Large, dark bird with vibrant blue plumage and a black head and bib. Frequents a variety of open habitats, including forest edges, gardens, and agricultural areas. It is often particularly common in vegetation along rivers and waterways. Distinguished from the similar Purplish Jay by its bright blue plumage and contrasting pale nape. Also listen for a piercing, high-pitched “jiir”
Colorful tanager found in cloud forest along the eastern slope of the Andes. Male is bright green with a bluish tinge to head and underparts, dark throat, and orange neck and rump patch. In southern Peru and Bolivia, male also has broad sapphire stripe on underparts. Females and immatures are duller with smaller orange neck patches, and little or no blue on underparts. Usually found following mixed-species flocks in the canopy.
Small tanager found in the Andean foothills and subtropical zone from Venezuela to Bolivia. Mostly bright golden yellow with a black ear patch, striped back, and mostly black wings and tail. There is some variation between populations, birds further north have chest band and chestnut flanks. equal sexes; juveniles are duller yellow. One of the most common tanagers in mixed flocks between 900–2,200 m, in cloud forest, edges, and gardens.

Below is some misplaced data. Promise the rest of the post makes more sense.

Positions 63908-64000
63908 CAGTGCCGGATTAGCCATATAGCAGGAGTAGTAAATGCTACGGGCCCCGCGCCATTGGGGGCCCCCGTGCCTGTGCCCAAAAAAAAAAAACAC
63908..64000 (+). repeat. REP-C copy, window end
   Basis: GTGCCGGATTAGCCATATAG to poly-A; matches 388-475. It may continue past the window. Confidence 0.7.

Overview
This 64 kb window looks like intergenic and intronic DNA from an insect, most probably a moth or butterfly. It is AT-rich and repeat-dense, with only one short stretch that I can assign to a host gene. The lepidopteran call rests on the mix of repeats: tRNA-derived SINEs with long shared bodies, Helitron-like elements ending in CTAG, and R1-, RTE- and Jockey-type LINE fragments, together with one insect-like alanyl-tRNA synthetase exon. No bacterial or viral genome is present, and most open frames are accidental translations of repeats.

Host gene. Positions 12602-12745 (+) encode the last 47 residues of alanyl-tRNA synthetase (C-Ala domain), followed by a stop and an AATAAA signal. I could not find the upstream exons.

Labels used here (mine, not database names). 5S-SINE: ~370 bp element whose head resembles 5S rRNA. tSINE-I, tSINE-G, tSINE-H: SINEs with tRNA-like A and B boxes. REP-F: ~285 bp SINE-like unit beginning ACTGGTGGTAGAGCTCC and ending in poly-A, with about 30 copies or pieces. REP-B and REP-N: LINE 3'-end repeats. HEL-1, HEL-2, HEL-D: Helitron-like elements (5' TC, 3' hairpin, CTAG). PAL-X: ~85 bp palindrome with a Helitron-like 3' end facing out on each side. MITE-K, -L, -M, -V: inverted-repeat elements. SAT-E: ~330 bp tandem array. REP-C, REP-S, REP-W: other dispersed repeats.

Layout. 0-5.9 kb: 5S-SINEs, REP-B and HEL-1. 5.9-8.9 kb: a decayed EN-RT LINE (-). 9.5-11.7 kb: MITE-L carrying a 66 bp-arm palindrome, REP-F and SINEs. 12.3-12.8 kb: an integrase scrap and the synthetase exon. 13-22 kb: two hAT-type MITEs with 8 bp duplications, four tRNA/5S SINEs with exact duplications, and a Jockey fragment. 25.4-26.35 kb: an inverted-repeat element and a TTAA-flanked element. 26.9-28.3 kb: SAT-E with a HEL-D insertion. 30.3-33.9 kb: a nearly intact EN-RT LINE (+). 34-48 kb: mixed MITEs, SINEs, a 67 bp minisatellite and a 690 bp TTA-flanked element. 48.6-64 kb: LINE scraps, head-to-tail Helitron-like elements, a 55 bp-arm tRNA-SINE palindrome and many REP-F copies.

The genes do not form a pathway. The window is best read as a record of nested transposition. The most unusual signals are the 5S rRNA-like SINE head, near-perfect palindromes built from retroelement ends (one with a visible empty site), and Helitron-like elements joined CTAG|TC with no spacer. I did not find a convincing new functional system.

Small, amazingly colored tanager from lowland Amazonia. The bright green head contrasts with the red, blue and black body. Equal sexes. Often quite common within its range. Found in moist forest canopy, often in mixed-species flocks. Likes to stay high in canopy, but occasionally moves lower to middle, darting between perches as it forages.
Dive deep into the culture and landscapes of Peru with this adventure to Machu Picchu, the Amazon and more. Search for wildlife along jungle trails and rivers in the rainforest from a comfortable lodge then head up into the Andes to Cusco, the capital of the Inca empire.
Your luxury trip to Peru includes a selection of Andean and Amazonian landscapes. We will help you to explore this welcoming and varied country, planning each step of your trip, with the best services. With the help of amazing expert guides, you can enjoy all that Peru has to offer, every detail is well taken care of.
Peru is a country with different cultures and beautiful landscapes. It has one of the best gastronomy in the world. This tour is designed for travelers looking for unique and special moments in their vacations, and families who want to avoid crowds. You will visit the ancient city of Lima, the Amazon forest, the beautiful sacred valley of the Incas, the wonder of Machu Picchu.
Discover the majestic Amazon rainforest of the Manu National Park. This protected area is in Peru, it is one of the largest ecosystems on the planet, due to its great diversity of birds, insects, plants and mammals.
Manu National Park is located in the Amazon rainforest of Peru. This attraction is one of the few places on the planet that still maintains its great biodiversity of birds, mammals, reptiles and many medicinal plants.
Manu National Park is an excellent way to experience an intense amazon wildlife.Is the biggest Amazon rainforest in the Americas, its incomparable natural wealth, host the greatest amount of flora and fauna of the world.